The actions taken include the annual "Rail R U OK?" Day. April 11, 2019 was the fifth edition of this event.

Click here to learn more about the Lifeline/TrackSAFE partnership.

New article: Collecting evidence from distributed sources to evaluate railway suicide and trespass prevention measures


It can be difficult to select from available safety preventative measures, especially where there is limited evidence of effectiveness in different contexts. This paper describes application of a method to identify and evaluate wide-ranging preventative measures for rail suicide and trespass fatalities. Evidence from literature and industry sources was collated and reviewed in a two stage process to achieve consensus among experts on the likely effects of the measures and factors influencing their implementation. Multiple evaluation criteria were used to examine the measures from different perspectives. Fencing, awareness campaigns and different types of organisational initiatives were recommended for further testing. This is the first time evidence has been collected internationally across such a range of preventative measures. Commentary is provided on using this type of approach to select safety measures from a pool of prevention options, including how re-framing the scope of the exercise could identify alternative options for prevention. Practitioner summary: The findings give insight to how different measures work in different ways and how industry can consider this in strategic initiatives. The method could be used in future studies with different frames of reference (e.g. different timescales, level of ambition and safety context e.g. railway crossings or highway fatalities). Abbreviation: RESTRAIL: REduction of Suicides and Trespasses on RAILway property.

Rail fatalities; evaluation; experts and consensus methods; prevention; suicide; trespass

Reference: Brendan Ryan, Veli-Pekka Kallberg, Helena Rådbo, Grigore M. Havârneanu, Anne Silla, Karoline Lukaschek, Jean-Marie Burkhardt, Jean-Luc Bruyelle, El-Miloudi El-Koursi, Eric Beurskens & Maria Hedqvist (2018) Collecting evidence from distributed sources to evaluate railway suicide and trespass prevention measures, Ergonomics, 61:11, 1433-1453, DOI: 10.1080/00140139.2018.1485970

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New article: Factors deterring and prompting the decision to attempt suicide on the railway networks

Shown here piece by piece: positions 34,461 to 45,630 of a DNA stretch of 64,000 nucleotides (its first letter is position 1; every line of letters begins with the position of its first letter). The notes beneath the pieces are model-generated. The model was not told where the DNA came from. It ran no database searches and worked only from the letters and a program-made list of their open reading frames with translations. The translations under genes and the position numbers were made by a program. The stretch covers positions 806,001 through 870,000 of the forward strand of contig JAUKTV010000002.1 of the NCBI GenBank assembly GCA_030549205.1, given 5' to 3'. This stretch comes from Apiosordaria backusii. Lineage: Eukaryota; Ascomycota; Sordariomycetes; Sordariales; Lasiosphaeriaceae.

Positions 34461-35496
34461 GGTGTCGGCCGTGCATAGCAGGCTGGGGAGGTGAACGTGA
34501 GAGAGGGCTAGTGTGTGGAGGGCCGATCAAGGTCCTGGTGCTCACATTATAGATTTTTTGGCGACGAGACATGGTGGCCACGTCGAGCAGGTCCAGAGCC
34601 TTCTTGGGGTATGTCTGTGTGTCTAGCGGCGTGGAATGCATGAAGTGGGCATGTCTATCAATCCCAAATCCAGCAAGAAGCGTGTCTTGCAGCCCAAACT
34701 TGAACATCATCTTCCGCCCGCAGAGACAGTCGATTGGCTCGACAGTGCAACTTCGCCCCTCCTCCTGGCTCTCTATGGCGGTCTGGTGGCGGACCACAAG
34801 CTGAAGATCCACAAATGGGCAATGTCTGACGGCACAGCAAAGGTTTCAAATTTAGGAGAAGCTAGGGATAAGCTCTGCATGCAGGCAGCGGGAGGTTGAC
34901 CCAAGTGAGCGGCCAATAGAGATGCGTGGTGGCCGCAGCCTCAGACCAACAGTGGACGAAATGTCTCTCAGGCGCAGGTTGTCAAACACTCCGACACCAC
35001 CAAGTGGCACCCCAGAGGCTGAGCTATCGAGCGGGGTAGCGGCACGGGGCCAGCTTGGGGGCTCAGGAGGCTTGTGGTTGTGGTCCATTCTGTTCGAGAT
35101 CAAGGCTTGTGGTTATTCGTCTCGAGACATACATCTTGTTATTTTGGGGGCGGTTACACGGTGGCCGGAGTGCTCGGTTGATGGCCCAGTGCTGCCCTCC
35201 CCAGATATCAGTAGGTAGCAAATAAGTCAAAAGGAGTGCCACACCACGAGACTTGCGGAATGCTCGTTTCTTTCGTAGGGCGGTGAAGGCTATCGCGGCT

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There is a suicide on the British railways every 36 hours. However, the reasons why people choose to die by train are not well understood.

To explore factors influencing and discouraging the decision to attempt suicide on the railway networks.

We conducted an online survey and qualitative interviews with individuals who had contemplated or attempted suicide by train.

A total of 353 survey responders had considered and 23 had attempted suicide at rail locations (including railways and metro/underground); a third of these cases were impulsive. The most frequently reported motivations for contemplating or attempting suicide were perceptions of quick and certain lethality (54 and 37%, respectively) and easy access to rail settings (33 and 38%, respectively). The main factor discouraging people from rail suicide was its wider impact, especially on train drivers (19%). In qualitative interviews (N = 34) the desire to avoid intervention from others was also a common motivating factor for attempting suicide on the railway networks.

People attempt suicide by train because railway settings are easy to access and because of an inaccurate perception of certain and quick lethality. Tackling exaggerated perceptions of lethality may help reduce suicides by train.


REFERENCE: Lisa Marzano, Jay-Marie Mackenzie, Ian Kruger, Jo Borrill, Bob Fields (2019). Factors deterring and prompting the decision to attempt suicide on the railway networks: findings from 353 online surveys and 34 semi-structured interviews. British Journal of Psychiatry, E-pub ahead of print,

The RESTRAIL Toolbox: a problem-solving guide for implementation of measures to prevent railway suicides and trespassing accidents

The RESTRAIL Toolbox is a problem-solving guide for implementation of measures to prevent railway suicides and trespassing accidents and to mitigate the post incident consequences. It is the main output of the RESTRAIL research project and it aims to be a helpful, intuitive and user-friendly tool. It summarises practical information collected and produced during the project (synthesis, guidelines, best practice, lessons learned and empirical evidence for effectiveness). The content also makes links with scientific publications which support the recommended measures, providing a wide list of references (peer-reviewed articles, research reports, reviews, etc.).

The Toolbox is designed to help railway undertakings (RUs), infrastructure managers (IMs), station managers and other concerned decision makers in three ways:

1. lead them through the process of selecting from the range of preventative and mitigation measures,
2. provide more detailed guidance on the implementation of those measures and
3. provide a framework for collecting and structuring information in order to feed an accessible and documented database on measures for implementation and efficiency across the rail community and beyond.

To access the complete RESTRAIL toolbox, visit: